"I gotta check the timelines on that, let's see if the timelines work out," the Father Gabriel actor told Serieously when responding to fan theories.
"I don't know, I like the mashup, I like the crossover idea. It's both in the AMC world. Why not? Let's hit the timeline of that and see."
Breaking Bad was first theorized to be linked to The Walking Dead when Merle (Michael Rooker), the once drug-dealing older brother of Daryl (Norman Reedus), was spotted with a cache of drugs that included what appeared to be Walter White's famous Blue Sky meth.
Daryl later described one of Merle's dealers as a "janky little white guy," leading some to speculate Merle somehow had ties to dealer-turned-cook Jesse Pinkman (Aaron Paul).
Spinoff Fear the Walking Dead later paid tribute to Breaking Bad with its own Easter egg in a Season Three episode that follows Madison Clark (Kim Dickens) into a Mexican Bazar, where Breaking Bad's "Negro y Azul: The Ballad of Heisenberg" can be heard.
Then-showrunner Dave Erickson confirmed it was a nod to the Vince Gilligan series that ran for five seasons on AMC.
"I tried to be subtle with it," Erickson said.
"That was probably the moment when I fell the most deeply in love with Breaking Bad, when they did that cold open music video. As we were looking for pieces to incorporate into this world, it had the right vibe to it. It's a gentle nod of admiration and adoration to Vince Gilligan."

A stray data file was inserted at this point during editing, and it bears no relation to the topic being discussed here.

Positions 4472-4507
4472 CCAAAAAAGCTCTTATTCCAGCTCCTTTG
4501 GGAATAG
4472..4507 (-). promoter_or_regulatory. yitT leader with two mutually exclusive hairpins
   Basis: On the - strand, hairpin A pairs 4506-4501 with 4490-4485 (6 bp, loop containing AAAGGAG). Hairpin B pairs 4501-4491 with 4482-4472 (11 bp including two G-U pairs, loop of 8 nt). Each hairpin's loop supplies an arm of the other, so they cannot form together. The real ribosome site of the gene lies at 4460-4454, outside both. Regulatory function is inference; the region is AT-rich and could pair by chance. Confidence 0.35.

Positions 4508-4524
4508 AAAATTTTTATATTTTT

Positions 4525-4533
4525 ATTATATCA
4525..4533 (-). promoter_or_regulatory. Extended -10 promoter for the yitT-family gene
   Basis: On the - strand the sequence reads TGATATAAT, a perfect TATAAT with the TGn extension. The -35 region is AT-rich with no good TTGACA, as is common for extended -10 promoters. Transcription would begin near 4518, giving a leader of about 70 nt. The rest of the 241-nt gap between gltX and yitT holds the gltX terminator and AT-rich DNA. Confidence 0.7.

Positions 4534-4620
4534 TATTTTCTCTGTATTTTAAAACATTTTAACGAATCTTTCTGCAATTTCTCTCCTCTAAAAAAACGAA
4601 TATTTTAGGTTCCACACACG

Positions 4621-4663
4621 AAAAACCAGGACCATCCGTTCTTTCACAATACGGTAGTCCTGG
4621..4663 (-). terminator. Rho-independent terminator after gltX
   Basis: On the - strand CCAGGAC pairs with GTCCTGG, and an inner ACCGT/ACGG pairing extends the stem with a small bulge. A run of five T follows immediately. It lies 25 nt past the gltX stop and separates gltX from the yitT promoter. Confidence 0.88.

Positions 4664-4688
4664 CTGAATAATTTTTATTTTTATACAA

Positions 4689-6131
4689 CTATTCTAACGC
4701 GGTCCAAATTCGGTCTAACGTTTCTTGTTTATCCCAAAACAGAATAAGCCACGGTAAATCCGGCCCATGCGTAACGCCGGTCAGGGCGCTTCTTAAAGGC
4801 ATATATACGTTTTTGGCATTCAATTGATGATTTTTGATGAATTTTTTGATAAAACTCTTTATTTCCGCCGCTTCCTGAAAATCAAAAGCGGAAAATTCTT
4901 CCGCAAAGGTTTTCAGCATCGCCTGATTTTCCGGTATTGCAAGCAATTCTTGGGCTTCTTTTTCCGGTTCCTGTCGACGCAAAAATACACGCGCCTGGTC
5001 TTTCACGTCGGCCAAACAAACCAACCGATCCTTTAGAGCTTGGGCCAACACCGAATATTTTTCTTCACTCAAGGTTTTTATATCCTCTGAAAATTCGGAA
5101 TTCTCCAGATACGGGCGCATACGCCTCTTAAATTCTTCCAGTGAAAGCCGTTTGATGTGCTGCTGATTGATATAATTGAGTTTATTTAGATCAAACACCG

Gilligan and Cranston later addressed the Walking Dead/Breaking Bad link theories during July's San Diego Comic-Con, where Gilligan admitted, "I love that theory."
"That was a kick. They're two great shows, The Walking Dead and Fear the Walking Dead," Gilligan said.
"Walt is dead, so he could be a zombie right now," joked Cranston. "Heisenberg zombie! My agents are out here, we should talk."
Walking Dead creator Robert Kirkman previously jokingly "confirmed" Heisenberg caused the zombie outbreak when a fan asked Kirkman about the popular theory.
Kirkman has long refused to reveal what caused the apocalypse, explaining last March the origin of the virus that reanimates the dead "couldn't be less important" to the thrust of the story.
"It would be completely out of place in the story," Kirkman said.
"Honestly, if a scientist from Washington came to the character and told them what happened the characters would just shrug and say 'Oh… okay…' it wouldn't change their lives at all... and… I've said too much."
AMC is now developing a Breaking Bad sequel movie following Pinkman sometime after the series finale. The Walking Dead Season Nine premieres new episodes Sundays at 9/8c on AMC.
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